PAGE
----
A contractor and scaffolding company were sentenced today for safety breaches after a worker fell five metres from a roof.
Leeds Magistrates’ Court heard how in December 2015 Jhanade Ryan, a sub-contractor working for Centreco (UK) Ltd, was installing solar panels to the roof of Firth Steels, Brighouse.
Mr Ryan suffered life changing injuries. He slipped on the roof, sliding down to the edge protection. The toe board of the edge protection snapped and he fell through the scaffold, landing on a sub-station flat roof. He sustained a fracture to his spine, a broken coccyx and nerve damage. Mr Ryan was in hospital for almost three months and is now unable to work due to ongoing mobility issues.
An investigation by the Health and Safety Executive (HSE) found the scaffolding company had not erected the scaffold to a known industry standard or design.
The investigation also found roof lights were present on the roof and that the contractor had failed to take effective measures to prevent workers falling through these fragile surfaces.
Oswestry Shropshire Scaffold Ltd of Pool Cottage, Oswestry, Shropshire pleaded guilty to breaching Section 3(1) of the Health and Safety at Work Act 1974 and has been fined £28,800 and ordered to pay £945.20 in costs.
Centreco (UK) Ltd of Hearle House, Chorley, Lancs pleaded guilty to breaching Section 3(1) of the Health and Safety at Work Act 1974 and has been fined £33,500 and ordered to pay £945.20 in costs.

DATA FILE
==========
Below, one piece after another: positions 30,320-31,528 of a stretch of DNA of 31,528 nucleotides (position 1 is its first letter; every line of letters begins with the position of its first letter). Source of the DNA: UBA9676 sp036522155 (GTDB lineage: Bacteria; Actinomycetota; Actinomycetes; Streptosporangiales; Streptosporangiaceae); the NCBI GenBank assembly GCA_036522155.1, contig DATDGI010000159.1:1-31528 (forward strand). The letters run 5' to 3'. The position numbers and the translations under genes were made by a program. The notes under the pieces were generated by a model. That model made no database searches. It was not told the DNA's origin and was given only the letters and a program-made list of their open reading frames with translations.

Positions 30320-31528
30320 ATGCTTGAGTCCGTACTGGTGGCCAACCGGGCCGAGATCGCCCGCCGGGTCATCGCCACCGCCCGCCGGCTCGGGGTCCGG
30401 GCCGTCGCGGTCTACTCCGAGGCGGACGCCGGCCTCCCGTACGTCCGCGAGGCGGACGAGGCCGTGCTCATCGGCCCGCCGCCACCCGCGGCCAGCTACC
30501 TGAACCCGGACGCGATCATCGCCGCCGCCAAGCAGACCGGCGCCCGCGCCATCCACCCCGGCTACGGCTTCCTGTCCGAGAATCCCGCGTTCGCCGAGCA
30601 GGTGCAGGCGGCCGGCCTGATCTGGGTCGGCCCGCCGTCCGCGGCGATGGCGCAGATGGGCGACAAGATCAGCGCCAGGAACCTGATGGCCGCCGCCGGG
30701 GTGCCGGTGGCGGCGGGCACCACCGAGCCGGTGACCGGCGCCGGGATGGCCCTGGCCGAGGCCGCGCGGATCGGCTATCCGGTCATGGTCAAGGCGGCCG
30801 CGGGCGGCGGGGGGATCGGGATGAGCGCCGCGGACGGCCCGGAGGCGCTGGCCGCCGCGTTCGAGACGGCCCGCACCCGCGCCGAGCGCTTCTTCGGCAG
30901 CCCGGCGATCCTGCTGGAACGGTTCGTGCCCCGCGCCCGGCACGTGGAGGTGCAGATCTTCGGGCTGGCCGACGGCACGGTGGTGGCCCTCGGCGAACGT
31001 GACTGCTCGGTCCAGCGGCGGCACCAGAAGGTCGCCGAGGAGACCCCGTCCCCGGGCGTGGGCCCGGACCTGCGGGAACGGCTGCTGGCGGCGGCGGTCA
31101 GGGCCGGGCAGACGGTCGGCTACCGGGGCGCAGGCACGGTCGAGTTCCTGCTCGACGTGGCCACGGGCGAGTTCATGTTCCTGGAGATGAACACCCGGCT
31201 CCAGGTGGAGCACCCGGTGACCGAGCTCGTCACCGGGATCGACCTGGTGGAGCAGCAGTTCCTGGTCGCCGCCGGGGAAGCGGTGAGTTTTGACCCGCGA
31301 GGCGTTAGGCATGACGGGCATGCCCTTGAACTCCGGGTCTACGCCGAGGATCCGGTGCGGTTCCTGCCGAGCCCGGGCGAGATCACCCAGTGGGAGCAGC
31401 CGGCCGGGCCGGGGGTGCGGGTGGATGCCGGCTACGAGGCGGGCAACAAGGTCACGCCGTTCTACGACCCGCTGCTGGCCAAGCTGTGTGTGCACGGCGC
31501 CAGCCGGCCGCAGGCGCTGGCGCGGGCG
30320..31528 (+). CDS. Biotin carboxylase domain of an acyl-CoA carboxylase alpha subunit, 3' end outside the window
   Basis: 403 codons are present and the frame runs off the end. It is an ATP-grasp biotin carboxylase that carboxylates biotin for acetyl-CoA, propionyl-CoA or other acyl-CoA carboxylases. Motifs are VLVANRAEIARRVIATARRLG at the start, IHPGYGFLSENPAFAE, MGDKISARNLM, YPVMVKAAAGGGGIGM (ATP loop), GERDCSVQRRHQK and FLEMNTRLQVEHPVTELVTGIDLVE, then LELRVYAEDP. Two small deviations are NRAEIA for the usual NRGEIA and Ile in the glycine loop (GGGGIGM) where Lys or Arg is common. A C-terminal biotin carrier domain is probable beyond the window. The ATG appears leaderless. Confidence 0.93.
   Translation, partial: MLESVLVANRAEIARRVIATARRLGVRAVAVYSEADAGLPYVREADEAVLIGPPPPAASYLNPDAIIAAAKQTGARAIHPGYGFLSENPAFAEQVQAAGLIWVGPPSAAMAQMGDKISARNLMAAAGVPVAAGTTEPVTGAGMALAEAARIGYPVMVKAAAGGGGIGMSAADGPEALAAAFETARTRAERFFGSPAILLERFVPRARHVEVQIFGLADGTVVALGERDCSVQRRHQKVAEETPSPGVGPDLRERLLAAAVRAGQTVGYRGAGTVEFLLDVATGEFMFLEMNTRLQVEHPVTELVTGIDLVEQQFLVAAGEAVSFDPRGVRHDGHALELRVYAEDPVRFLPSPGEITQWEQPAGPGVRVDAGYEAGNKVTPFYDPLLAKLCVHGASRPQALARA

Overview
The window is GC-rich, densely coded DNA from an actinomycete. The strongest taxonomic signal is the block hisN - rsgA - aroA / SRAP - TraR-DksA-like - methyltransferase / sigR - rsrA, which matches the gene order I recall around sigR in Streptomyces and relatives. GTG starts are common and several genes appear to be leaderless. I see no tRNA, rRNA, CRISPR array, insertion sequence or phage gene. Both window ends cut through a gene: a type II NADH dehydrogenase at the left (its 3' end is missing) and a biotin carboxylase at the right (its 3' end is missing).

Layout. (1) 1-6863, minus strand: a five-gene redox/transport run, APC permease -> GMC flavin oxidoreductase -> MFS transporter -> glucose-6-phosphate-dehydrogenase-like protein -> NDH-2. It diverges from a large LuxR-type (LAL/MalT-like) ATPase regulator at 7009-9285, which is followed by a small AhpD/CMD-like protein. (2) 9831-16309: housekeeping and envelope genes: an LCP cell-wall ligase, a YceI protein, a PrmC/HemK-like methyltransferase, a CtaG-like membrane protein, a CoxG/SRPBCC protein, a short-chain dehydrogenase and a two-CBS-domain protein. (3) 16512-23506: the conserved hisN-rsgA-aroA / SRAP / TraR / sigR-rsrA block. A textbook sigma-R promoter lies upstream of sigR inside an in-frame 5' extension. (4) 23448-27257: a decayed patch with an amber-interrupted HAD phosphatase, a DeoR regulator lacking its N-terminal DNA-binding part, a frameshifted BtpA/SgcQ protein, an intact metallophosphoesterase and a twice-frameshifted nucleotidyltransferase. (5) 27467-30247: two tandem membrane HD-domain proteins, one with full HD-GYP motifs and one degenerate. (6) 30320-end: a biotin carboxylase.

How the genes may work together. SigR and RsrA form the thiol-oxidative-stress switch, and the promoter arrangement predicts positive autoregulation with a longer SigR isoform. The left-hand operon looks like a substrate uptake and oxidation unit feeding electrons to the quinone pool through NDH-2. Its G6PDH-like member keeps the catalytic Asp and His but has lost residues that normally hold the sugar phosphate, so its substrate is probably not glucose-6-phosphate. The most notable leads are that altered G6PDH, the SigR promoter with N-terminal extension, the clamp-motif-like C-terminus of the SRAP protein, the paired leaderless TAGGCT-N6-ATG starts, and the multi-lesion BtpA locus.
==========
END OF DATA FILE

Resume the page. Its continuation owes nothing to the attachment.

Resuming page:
After the hearing, HSE inspector Jayne Towey commented: “Falls from height often result in life changing or fatal injuries. In most cases these accidents are needless and could be prevented by properly planning to ensure that effective preventative and protective measures are in place such as edge protection or barriers built to the correct standard.”
Notes to Editors:
- The Health and Safety Executive (HSE) is Britain’s national regulator for workplace health and safety. We prevent work-related death, injury and ill health through regulatory actions that range from influencing behaviours across whole industry sectors through to targeted interventions on individual businesses. These activities are supported by globally recognised scientific expertise. hse.gov.uk
- More about the legislation referred to in this case can be found at: legislation.gov.uk/
- Further HSE news releases are available at press.hse.gov.uk
- For further information please visit hse.gov.uk/construction/safetytopics/workingatheight.htm